Marcus Miller and Robert Skidelsky ask in the FT this morning how Keynes would have solved the Greek / Euro crisis. As they observe:
Underpinning the German position is the belief that resolving debt problems is the sole responsibility of the debtor. Keynes, by contrast, held that both creditors and debtors should share the task of getting economies out of holes they had jointly dug. “The absolutists of contract,” he wrote in 1923, “are the real parents of revolution.”
As they also note:
Talks to form a Greek government have collapsed. This is unsurprising: no government pledged to unalloyed austerity in response to its debt obligations can face its voters with confidence.
Yet Greece is only an extreme example. Centrist governments across the Mediterranean are increasingly seen by their citizens as powerless. They have no independent monetary policy; no capacity to devalue; no right to impose capital controls; limited ability to support failing national enterprises; and now they are mandated to tighten fiscal policy. When moderation fails, the time comes for citizens to turn to those promising to take power into their hands, be they from the right or the left – anything but the pusillanimous centre!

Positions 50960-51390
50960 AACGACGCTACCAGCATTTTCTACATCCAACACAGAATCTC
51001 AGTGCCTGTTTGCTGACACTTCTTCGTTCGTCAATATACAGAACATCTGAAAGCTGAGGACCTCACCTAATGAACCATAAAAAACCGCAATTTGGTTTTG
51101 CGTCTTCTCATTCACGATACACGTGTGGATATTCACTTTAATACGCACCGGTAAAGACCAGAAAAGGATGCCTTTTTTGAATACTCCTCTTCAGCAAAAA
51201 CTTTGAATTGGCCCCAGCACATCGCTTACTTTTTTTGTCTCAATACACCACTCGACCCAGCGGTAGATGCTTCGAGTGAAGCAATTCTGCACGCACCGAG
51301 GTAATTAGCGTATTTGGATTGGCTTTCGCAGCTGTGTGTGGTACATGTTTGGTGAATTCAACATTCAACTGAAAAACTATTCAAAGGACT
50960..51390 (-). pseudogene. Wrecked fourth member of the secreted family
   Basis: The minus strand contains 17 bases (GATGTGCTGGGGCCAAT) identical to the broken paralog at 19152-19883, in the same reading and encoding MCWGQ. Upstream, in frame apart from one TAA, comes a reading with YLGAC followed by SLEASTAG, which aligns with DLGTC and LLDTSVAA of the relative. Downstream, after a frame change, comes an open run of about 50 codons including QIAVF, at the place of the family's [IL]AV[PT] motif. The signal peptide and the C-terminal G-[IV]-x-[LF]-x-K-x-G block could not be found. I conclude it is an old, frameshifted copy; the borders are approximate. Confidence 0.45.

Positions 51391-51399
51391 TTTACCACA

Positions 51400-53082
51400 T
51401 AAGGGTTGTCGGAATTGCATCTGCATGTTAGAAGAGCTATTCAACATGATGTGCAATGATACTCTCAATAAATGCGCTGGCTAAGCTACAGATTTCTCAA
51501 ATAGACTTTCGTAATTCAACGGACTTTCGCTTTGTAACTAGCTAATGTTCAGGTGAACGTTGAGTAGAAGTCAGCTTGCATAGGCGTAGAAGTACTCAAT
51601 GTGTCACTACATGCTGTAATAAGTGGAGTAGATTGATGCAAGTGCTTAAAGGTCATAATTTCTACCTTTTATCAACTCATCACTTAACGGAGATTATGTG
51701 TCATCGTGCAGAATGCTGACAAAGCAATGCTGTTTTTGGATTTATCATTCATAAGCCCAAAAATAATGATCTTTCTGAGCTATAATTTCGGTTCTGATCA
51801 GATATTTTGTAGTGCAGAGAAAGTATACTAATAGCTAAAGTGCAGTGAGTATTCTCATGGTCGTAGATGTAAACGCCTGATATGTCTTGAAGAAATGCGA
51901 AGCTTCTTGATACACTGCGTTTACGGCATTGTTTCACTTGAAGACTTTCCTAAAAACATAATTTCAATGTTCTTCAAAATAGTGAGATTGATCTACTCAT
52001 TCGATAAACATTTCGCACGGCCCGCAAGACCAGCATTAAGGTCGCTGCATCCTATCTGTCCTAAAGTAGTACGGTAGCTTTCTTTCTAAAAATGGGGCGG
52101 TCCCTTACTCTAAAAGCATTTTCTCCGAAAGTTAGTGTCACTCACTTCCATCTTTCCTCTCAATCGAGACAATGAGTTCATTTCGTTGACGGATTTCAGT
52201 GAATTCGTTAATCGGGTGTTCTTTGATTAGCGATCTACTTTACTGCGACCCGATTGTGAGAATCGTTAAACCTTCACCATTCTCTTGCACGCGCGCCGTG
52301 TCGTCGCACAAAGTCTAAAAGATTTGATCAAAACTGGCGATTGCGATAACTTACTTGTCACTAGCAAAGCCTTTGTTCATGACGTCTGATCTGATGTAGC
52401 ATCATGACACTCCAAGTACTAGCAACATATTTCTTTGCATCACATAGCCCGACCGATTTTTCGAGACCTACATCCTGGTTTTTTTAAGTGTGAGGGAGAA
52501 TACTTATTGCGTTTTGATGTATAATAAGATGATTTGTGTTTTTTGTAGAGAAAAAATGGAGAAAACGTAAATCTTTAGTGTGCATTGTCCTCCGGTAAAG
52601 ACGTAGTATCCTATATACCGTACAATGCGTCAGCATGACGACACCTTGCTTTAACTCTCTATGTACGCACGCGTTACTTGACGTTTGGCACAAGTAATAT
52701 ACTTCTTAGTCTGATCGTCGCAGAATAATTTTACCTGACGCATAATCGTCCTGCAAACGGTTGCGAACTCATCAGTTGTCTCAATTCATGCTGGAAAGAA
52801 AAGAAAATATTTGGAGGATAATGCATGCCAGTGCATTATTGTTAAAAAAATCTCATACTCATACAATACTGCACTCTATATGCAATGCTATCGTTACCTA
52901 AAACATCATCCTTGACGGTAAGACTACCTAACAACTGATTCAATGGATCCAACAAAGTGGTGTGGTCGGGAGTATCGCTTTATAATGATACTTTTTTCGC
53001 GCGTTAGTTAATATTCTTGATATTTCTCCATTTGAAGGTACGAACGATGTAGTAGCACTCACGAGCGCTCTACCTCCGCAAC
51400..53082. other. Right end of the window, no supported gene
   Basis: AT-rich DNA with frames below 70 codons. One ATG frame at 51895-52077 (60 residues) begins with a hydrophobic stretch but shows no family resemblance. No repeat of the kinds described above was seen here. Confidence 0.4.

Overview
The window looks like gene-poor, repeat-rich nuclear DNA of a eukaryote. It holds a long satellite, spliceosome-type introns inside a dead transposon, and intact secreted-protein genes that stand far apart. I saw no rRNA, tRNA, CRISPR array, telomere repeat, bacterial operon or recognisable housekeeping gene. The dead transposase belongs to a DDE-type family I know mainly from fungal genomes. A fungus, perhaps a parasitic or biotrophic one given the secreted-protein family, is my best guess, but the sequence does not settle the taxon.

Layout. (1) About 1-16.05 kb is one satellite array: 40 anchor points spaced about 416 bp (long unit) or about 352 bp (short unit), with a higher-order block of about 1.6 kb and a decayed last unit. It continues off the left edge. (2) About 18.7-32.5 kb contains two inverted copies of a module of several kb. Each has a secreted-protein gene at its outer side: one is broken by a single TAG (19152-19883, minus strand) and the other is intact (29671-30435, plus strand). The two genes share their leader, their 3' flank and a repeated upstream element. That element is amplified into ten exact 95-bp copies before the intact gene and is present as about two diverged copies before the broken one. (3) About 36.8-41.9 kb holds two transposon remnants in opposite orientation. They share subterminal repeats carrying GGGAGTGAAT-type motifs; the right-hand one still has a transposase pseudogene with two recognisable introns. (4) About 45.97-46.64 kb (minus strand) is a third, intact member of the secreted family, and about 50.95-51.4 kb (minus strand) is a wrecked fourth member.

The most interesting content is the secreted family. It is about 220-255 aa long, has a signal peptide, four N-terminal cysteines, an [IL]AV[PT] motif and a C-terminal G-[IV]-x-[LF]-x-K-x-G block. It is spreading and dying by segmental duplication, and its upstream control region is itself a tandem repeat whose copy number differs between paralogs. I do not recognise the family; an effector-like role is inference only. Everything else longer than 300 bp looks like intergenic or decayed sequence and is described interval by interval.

And as they warn:
That is what happened in the 1930s. It is a historical irony that European countries that avoided a repeat of the Great Depression after the banking crisis are now driving into the blind cul-de-sac that led to extremism in that earlier disaster. German historical memory has vivid recall of the hyperinflation of 1920-23. But it is possible to forget it was deflation and the Great Depression that brought Hitler to power in 1933.
The elevation of credibility into a central economic doctrine has turned a sensible point – that policy stability is good for both business and households – into a dogma that endangers stability. The credibility the models describe is impossible in a democracy. Worse, the attempt to achieve it threatens democracy. Pasok, the established party of the Greek left, lost votes to the moderate Democratic Left and more extreme Syriza party because it committed to seeing austerity measures through. Now the Democratic Left cannot commit to that package because it would lose to Syriza if it did. The UK’s Liberal Democrats, by making such a deal, have suffered electoral disaster. The more comprehensive the coalition supporting unpalatable policies, the more votes will go to extremists who reject them.
The writings of these eminent thinkers, and Martin Wolf to whom Kay refers, could not be clearer. We change our economic policies or extremism - most likely in the form of fascism - will result.
That's how big the stakes are now - and brave people are even willing to say so in the FT.
It's time to listen.